Friend Andrew Templeton says she enjoys bass, crappie, kokanee and lings, but walleye and salmon are her faves.

(FISHING PHOTO CONTEST, BOTH)

(FISHING PHOTO CONTEST, BOTH)

“Fishing has helped me as a teacher of Washington history,” Schmeck adds. “I’ve seen so much of our state’s amazing geography, natural beauty and influential history while travelling the state and fishing.”

“I always want to be learning. Steelhead next, please!”

RWONWF: Lemonade From A Lemon Of A Salmon Season

Editor’s note: This December marked our 7th Annual Real Women of Northwest Fishing feature! Once again, we turned the issue over to the women and girls who are quietly and very successfully joining the ranks of Washington, Oregon and Idaho fishers, making Northwest anglerdom all the stronger. And as we do each year, we share their stories and photos on our blog. Enjoy this year’s edition of Northwest Sportsman’s Real Women of Northwest Fishing! 

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By Toni Pollock-Bozarth

This year saw the gloomiest salmon predictions for the areas I usually fish – Puget Sound and Sekiu – but in July, I was able to seek them in new locations. I journeyed to Neah Bay for a salmon/bottomfishing trip with my brother and sister-in-law. Though it wasn’t too successful, I was able to experience humpback whales that were so close I could see the baleen in their mouths. That was something I couldn’t even imagine.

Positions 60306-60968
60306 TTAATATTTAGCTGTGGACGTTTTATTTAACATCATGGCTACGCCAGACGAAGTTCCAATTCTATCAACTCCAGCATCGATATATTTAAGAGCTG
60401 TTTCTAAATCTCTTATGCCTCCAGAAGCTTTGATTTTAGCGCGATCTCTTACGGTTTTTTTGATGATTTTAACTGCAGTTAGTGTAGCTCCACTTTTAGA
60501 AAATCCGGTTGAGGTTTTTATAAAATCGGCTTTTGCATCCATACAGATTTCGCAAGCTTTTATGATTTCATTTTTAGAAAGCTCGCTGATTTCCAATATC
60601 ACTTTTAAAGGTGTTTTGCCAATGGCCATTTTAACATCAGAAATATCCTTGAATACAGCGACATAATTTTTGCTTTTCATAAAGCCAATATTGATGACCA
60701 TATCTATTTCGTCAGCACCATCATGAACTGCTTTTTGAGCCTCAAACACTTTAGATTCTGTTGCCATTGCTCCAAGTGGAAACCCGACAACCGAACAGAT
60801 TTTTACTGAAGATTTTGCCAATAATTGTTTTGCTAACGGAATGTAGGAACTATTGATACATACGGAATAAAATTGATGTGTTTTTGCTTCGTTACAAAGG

I returned home from that trip on a Tuesday and was in the Southern Washington port town of Ilwaco by Thursday morning. Fishing with a group of ten other anglers I was last to get my limit. However, it was worth waiting for: an 11.9-pound coho, the biggest salmon of our trip.

The first week of August I was honored to fish out of Westport with friends. There I was blessed to catch a 17-pound king.

(TONI POLLOCK-BOZARTH, BOTH)

(TONI POLLOCK-BOZARTH, BOTH)

pollack-bozarth-1

The most challenging year for salmon fishing turned out to be exciting as I traveled from one tip of Washington state to the other to catch some beautiful salmon and lasting memories.

Editor’s note: Toni builds and sells tackle through wannafishalure.com.

RWONWF: 2016 A ‘Turning Point’ For Valerie

Editor’s note: This December marked our 7th Annual Real Women of Northwest Fishing feature! Once again, we turned the issue over to the women and girls who are quietly and very successfully joining the ranks of Washington, Oregon and Idaho fishers, making Northwest anglerdom all the stronger. And as we do each year, we share their stories and photos on our blog. Enjoy this year’s edition of Northwest Sportsman’s Real Women of Northwest Fishing! 7th-annual-real-women-logo

Buoy 10 and Lower Columbia fall Chinook weren’t just fisheries for Valerie Holmberg. They were learning experiences and provided a “very real turning point,” she says.

Holmberg spent a good part of August and September on the big river catching big beautiful kings while fishing and deckhanding with ace guides.holmberg-1